The Secret Culture of Ski-Jumping in the Midwest
As his dreams of going pro faded, photographer Cooper Dodds fell back in love with ski jumping in an unexpected place. His new photo book, 'Jumper: Flying in the Heartland,' documents the Midwest's surprisingly popular, no-frills tournament circuit.
When photographer Cooper Dodds first “flew” the upper Midwest’s jumps in 2009—to use the parlance of the sport—he was 19 years old and already burned out. A jumper since childhood, Dodds had moved from New Hampshire to Colorado in hopes of making the Junior World Ski Championships team. He didn’t qualify. So he took off for the Five Hills Tournament, a two-week amateur competition in the Midwest with events across Wisconsin, Minnesota, and Michigan. It offered a small cash prize.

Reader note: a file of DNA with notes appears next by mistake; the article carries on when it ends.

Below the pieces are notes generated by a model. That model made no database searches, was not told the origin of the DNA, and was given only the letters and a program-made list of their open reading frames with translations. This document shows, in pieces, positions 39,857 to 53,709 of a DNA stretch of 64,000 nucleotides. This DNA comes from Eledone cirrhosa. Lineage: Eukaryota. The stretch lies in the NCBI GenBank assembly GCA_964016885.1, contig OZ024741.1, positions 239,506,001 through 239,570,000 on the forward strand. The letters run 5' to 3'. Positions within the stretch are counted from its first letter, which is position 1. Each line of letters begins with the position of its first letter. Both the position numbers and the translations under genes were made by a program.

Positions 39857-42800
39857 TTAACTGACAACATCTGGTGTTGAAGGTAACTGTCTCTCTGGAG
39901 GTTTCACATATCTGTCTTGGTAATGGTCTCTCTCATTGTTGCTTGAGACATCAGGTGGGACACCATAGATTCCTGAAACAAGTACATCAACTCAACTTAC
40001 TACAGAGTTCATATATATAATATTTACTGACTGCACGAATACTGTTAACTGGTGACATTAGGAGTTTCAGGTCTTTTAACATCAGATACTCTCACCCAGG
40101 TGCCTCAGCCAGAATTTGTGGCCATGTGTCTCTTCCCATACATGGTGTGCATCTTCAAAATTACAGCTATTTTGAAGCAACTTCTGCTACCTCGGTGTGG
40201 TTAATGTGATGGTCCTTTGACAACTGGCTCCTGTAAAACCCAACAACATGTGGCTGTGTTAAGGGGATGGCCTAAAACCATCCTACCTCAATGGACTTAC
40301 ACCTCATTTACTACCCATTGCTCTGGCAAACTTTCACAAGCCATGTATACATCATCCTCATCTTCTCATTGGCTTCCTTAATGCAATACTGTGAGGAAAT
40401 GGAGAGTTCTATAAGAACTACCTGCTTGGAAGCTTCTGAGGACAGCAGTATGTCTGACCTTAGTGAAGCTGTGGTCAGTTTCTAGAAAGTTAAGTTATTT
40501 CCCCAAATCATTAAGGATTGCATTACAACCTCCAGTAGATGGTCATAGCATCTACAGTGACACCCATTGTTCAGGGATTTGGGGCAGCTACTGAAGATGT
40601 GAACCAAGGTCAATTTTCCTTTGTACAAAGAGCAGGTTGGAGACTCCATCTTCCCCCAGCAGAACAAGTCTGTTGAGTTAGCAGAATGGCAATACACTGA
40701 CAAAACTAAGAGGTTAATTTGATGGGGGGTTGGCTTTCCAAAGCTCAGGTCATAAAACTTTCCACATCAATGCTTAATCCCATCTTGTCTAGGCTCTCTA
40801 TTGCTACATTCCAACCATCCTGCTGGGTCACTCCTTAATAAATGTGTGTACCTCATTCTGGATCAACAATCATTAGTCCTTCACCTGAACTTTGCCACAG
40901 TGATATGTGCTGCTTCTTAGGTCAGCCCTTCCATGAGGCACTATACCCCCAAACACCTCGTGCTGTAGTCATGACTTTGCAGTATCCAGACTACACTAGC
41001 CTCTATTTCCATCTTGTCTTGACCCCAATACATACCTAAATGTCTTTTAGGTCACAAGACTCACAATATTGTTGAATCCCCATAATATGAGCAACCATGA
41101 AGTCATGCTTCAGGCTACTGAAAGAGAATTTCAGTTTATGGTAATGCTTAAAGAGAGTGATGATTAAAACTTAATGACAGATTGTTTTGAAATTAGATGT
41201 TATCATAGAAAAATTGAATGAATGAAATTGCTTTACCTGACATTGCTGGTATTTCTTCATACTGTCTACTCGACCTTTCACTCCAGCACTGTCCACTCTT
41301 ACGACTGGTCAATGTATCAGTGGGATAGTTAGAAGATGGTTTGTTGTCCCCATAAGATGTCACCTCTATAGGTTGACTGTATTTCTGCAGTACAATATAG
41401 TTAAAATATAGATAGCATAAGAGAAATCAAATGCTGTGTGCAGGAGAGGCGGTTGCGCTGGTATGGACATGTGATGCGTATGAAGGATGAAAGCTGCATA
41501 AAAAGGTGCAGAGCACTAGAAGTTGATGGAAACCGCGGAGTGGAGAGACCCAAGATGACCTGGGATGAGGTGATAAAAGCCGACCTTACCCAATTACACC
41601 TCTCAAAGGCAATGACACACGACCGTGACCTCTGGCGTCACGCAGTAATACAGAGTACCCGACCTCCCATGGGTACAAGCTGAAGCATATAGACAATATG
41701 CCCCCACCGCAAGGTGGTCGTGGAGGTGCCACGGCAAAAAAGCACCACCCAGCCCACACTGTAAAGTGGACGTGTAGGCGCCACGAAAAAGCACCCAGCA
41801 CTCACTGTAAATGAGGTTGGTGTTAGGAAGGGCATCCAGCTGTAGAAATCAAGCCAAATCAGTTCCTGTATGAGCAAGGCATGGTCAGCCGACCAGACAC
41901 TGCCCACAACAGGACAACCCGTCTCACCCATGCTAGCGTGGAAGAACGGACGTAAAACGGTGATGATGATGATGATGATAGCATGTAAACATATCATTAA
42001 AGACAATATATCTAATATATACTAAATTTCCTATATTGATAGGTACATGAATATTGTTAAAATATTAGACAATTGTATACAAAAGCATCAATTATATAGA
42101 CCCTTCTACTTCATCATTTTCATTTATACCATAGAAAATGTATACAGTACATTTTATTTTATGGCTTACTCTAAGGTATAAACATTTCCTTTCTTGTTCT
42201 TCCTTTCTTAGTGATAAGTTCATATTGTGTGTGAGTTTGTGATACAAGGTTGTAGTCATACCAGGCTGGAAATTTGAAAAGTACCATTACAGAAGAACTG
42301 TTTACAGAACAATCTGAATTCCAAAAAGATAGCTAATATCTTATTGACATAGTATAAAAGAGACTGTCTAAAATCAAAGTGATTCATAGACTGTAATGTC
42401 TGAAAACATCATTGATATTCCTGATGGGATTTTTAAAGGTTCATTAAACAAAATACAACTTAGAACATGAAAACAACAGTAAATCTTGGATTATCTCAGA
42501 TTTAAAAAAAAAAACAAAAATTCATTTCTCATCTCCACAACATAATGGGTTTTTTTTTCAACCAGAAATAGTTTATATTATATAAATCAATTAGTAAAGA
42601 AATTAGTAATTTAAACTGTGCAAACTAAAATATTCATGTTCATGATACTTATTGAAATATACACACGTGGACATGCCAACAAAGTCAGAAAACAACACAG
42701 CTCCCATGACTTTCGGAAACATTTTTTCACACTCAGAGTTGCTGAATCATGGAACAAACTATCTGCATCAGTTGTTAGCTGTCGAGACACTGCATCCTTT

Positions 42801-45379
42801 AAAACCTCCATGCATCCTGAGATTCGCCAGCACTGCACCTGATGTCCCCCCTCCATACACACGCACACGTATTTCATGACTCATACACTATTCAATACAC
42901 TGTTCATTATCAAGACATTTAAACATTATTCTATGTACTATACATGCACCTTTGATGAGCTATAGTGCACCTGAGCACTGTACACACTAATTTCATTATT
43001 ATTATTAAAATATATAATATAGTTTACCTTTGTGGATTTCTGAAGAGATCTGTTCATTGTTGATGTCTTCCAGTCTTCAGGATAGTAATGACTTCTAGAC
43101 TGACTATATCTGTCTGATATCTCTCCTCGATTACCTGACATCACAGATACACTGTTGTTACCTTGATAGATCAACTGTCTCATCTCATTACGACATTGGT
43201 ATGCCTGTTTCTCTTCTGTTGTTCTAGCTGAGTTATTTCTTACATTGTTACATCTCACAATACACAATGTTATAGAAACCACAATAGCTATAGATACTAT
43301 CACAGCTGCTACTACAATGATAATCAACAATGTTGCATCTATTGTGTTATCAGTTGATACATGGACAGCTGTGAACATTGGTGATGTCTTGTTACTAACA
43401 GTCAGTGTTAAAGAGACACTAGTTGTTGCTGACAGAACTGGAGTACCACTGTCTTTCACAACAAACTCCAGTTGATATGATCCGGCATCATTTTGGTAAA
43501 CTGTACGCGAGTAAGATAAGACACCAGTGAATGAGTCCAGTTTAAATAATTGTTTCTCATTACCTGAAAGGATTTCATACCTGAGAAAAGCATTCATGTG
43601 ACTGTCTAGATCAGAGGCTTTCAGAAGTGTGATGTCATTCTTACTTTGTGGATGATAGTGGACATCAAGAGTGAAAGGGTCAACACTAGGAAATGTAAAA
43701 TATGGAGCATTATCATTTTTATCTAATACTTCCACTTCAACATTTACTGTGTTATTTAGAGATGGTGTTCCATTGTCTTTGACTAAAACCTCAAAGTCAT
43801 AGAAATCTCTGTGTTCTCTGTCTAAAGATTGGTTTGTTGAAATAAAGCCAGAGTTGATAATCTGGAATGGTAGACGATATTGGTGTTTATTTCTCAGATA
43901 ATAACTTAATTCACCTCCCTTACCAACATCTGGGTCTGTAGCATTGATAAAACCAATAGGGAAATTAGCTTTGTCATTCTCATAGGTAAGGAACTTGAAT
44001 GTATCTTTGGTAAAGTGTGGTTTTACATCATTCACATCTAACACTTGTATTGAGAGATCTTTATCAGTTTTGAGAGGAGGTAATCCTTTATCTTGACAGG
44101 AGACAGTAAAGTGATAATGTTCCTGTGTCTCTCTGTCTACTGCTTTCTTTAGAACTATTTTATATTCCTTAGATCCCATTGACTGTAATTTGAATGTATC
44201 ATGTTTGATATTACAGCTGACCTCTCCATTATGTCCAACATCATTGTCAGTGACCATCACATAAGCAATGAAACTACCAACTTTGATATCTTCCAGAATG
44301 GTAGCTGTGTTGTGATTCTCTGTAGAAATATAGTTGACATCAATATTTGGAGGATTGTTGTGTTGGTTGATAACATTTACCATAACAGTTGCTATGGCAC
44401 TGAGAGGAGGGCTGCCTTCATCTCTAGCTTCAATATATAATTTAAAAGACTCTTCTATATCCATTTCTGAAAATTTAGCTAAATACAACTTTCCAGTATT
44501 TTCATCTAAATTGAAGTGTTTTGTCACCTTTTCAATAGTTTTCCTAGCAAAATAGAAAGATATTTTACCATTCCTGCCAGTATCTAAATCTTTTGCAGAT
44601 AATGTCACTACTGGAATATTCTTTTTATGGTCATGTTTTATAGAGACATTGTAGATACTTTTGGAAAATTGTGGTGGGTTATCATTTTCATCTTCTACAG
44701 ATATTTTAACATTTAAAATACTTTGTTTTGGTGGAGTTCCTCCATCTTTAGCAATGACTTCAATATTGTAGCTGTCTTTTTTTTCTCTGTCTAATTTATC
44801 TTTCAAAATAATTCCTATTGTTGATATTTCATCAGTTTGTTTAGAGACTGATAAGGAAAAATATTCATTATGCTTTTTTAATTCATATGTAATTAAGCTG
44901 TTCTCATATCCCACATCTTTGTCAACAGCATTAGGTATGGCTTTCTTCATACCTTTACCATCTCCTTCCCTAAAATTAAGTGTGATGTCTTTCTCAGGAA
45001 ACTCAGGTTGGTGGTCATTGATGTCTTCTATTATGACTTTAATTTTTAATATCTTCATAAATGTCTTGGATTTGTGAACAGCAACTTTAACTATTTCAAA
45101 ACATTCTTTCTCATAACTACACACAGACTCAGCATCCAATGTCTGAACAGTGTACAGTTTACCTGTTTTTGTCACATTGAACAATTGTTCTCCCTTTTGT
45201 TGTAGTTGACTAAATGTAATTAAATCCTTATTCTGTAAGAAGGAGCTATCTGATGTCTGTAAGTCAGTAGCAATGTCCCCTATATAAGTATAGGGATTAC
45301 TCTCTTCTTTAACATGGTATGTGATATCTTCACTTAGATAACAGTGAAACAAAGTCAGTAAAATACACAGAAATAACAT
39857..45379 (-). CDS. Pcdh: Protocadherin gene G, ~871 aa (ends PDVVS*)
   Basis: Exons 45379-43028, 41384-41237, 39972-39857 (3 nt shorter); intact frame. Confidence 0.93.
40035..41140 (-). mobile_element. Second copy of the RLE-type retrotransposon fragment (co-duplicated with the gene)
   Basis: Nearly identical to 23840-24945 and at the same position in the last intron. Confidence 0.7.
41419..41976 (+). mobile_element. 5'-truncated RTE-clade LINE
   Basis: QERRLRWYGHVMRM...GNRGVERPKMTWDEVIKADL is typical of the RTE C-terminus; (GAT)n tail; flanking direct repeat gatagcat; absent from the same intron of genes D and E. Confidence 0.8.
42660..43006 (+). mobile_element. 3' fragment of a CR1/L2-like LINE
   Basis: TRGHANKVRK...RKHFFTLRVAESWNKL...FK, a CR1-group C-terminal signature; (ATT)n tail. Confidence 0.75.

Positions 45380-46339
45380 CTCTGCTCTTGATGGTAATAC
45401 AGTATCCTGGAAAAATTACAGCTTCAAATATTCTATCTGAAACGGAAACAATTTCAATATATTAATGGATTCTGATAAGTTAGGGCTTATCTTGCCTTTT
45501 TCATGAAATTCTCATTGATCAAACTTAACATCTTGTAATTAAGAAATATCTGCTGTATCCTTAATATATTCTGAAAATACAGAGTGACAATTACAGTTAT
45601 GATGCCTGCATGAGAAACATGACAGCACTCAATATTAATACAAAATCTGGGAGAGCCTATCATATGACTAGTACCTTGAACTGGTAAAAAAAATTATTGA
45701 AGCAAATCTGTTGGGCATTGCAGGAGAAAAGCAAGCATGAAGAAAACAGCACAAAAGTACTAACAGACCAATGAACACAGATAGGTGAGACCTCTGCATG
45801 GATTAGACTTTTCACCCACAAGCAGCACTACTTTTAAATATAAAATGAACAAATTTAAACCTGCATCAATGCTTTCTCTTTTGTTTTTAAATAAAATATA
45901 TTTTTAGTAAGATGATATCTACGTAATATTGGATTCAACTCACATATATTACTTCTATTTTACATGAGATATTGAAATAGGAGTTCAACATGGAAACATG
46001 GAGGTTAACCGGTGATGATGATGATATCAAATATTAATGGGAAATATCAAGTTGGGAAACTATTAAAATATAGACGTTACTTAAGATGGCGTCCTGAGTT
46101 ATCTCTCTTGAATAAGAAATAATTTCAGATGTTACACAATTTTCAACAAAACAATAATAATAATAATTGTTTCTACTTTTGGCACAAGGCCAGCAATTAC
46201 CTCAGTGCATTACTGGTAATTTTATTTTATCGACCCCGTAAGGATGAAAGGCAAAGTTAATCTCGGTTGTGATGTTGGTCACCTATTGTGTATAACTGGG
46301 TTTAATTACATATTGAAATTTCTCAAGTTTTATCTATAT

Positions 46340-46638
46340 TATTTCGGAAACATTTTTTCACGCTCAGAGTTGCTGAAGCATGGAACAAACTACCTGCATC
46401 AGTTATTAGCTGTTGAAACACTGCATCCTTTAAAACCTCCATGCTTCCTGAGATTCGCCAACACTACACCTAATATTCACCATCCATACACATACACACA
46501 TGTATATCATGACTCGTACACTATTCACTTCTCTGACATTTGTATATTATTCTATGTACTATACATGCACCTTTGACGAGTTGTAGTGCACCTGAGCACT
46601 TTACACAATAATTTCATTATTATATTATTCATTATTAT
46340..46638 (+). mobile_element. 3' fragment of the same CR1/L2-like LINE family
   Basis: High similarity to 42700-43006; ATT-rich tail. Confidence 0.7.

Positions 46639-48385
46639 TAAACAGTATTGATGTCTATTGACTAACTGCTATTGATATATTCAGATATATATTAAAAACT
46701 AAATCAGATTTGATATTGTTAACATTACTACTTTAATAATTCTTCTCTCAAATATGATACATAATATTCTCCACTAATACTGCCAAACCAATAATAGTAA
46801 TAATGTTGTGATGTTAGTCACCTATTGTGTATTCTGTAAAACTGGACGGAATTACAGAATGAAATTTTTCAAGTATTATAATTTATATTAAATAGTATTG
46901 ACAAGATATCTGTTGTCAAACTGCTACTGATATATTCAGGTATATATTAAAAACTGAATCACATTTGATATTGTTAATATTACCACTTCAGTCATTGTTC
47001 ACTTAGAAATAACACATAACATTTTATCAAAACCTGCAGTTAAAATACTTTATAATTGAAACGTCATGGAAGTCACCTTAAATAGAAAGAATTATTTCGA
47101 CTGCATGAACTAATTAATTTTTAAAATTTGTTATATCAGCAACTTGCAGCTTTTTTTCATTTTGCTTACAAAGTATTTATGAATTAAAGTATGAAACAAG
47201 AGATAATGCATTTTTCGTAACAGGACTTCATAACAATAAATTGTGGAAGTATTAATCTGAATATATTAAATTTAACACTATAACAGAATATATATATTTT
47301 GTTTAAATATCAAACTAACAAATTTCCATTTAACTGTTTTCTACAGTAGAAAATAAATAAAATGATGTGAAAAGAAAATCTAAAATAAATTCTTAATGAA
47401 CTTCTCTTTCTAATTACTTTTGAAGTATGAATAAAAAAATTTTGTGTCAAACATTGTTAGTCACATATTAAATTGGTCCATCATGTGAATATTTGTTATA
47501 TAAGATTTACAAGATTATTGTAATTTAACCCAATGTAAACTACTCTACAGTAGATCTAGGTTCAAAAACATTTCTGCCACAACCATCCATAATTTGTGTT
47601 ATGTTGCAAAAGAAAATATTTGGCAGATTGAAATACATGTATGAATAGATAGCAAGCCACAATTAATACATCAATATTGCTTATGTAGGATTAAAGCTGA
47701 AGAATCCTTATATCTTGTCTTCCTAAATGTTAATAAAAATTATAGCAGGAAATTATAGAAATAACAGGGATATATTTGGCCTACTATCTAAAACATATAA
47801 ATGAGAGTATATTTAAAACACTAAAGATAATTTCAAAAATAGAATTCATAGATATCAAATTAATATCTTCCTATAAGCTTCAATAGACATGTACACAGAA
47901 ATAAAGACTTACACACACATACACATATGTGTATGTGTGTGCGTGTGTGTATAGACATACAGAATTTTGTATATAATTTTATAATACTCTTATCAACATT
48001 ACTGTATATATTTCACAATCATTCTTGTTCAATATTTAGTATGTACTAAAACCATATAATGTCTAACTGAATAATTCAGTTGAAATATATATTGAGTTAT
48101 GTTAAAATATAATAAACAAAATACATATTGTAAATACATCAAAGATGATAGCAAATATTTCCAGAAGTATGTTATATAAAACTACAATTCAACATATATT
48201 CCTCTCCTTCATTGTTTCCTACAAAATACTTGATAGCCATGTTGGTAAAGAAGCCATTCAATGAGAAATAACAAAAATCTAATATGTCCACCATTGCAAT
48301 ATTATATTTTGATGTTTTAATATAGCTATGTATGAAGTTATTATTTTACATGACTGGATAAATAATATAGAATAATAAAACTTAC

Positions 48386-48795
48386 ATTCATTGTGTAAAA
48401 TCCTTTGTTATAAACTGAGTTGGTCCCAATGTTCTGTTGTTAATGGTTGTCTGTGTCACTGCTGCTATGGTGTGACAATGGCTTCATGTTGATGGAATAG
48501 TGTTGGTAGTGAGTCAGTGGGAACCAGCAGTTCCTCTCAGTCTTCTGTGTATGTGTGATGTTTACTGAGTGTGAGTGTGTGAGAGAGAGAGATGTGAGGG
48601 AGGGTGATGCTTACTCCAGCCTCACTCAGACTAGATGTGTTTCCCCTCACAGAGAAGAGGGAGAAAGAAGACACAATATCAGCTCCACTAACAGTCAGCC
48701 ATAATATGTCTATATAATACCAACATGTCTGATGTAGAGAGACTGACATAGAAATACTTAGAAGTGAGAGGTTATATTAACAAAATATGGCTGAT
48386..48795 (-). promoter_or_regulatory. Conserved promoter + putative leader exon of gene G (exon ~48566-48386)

Dodds and a friend tied for first place, but what he found at Five Hills was more valuable than prize money. He’d never encountered anything like the homegrown enthusiasm for ski jumping that he found in the Midwest, where Scandinavian settlers introduced the sport about a century ago. In small towns of around 2,000 people, Dodds estimates that nearly that many spectators show up to competitions. That energy brings competitors from across the country and the world. “It reignited my love for the sport,” Dodds says.